I have a friend named Audley Bain. Audley and I have known each other since 1992, when we were introduced by the late Ralph Kaufman. Ralph and his wife, Dorothy, lived across the street from David and me during the winter months (they were “snow birds” from New York) when we lived in Lighthouse Point. Audley, or Button, as he is known to his family and friends, is a professional landscaper. He makes David’s and my yard a beautiful sanctuary, not only for us, but for butterflies, bees, and birds. (I am an avid butterfly gardener, as well as advocate of Florida friendly landscaping.) When David and I moved to our current home in 2013, we were approached by another landscaper who wanted our business and I politely told him that, until Button decides to retire, our only landscaper will be him. However, although Button is a landscaper and that’s how we met, this post is not about his work in my yard. Instead, this post is about Button, my friend. In the almost 30 years we have known each other, we have had more deep conversations than I have had with people whom I have known considerably longer. We discuss our shared love of 1970s muscle cars (he loved my Corvette!), our family woes (and there are lots of them for both of us), and societal issues, such as racism. We share the same political views and we often express our chagrin for people we perceive as close minded, particularly when it comes to the negative impact of racism on our society as a whole. Although I am often at work during the daytime when Button comes to my house, on the occasions when I’m home, I eagerly run outside to give Button a hug and see his smiling face. We have had long talks in the hot sunshine and in the sudden rainstorms that are common in south Florida. When I have friends visiting, I always introduce them to Button. My late Mom adored him and couldn’t wait for him to come over during her frequent visits to David’s and my home. I have learned a lot from Button and I think the feeling is mutual. Hats off to you, my friend!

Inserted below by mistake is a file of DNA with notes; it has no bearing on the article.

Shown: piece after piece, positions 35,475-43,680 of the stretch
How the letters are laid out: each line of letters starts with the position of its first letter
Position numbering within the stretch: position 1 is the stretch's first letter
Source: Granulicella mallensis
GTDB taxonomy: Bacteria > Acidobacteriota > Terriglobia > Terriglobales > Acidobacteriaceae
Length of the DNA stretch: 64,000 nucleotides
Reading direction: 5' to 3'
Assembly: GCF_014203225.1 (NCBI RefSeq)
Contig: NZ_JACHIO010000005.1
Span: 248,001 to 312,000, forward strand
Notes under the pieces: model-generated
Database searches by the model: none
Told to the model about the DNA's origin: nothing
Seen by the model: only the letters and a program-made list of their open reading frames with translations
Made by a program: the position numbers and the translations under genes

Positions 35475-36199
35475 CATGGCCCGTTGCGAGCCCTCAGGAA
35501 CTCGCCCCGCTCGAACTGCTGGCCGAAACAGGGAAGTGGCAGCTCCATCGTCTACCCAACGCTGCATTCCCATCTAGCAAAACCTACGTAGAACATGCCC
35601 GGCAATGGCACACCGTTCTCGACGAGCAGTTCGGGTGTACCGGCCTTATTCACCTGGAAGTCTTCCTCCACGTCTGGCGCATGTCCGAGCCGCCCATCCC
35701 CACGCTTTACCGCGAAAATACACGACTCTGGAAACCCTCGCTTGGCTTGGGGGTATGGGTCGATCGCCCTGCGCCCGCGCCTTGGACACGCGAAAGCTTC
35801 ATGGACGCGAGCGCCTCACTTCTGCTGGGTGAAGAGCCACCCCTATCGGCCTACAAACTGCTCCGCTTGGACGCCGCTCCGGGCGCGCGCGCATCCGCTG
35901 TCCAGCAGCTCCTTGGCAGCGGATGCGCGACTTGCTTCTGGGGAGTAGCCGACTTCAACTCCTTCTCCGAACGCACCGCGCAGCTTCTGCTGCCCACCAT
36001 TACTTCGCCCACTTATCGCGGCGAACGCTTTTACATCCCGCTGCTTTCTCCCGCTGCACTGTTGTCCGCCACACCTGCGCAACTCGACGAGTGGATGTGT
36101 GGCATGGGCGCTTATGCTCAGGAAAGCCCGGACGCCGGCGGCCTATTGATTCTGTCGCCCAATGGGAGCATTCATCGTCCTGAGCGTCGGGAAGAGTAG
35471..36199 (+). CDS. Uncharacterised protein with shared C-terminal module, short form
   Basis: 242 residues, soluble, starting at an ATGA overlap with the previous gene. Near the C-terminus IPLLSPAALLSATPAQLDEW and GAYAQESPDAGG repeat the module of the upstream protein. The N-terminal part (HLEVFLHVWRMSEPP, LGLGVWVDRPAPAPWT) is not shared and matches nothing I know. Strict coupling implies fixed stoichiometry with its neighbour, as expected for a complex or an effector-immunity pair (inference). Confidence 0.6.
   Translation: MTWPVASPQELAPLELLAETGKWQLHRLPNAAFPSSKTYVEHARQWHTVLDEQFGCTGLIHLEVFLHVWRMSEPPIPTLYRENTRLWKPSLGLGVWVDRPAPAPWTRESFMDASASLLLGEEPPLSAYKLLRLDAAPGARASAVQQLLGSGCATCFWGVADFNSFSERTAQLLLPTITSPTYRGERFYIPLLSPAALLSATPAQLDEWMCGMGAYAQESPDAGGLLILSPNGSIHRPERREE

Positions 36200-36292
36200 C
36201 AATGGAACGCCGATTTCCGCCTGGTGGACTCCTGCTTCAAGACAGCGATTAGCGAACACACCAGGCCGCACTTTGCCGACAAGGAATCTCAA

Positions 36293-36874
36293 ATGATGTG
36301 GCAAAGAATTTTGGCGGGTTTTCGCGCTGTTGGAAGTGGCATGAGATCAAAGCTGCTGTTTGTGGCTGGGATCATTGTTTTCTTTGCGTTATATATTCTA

Audley was at the house today. And, not a moment too soon, as it had been too long since he was there. In a Florida summer, the frequent rains wreak havoc with his plans to get to each of his customers’ yards on a timely basis. And, with those rains, the grass (and weeds) grow way too fast! Seeing Audley/Button work is a reminder of one way in which we office workers have it easy. There is no way I can imagine doing what he does in the heat, and often rain, day in and day out! A few hours in the yard on the weekend really kicks me pretty hard. He has a cool lawn mower to ride, but other than that, his job doesn’t look like fun to me. But, he shows a passion for it. I imagine that being able to see the before and after with every job he does is part of his reward – kind of like a hair dresser seeing the before and after with every client. I sure don’t want his job, but I am glad he does this for Melissa and me, so that we can do what we do. Unlike any other person we’ve had work for us, he’s become a true friend. Melissa spends more time with him than I do – I try not to keep him from his rounds. It has been fascinating to get to know him, his interests and his perspectives. We commiserate from time to time about business, specifically about getting good workers to be on our team. Or, we converse about politics or the news of the day. He is also very compassionate and concerned for me, for us, in recent years with the issues of my parents most recently. In a world where it is too easy to keep one’s distance and not to get to know the people who keep us going, I’m glad we have had the chance to get to know Button. Such connections enhance our lives.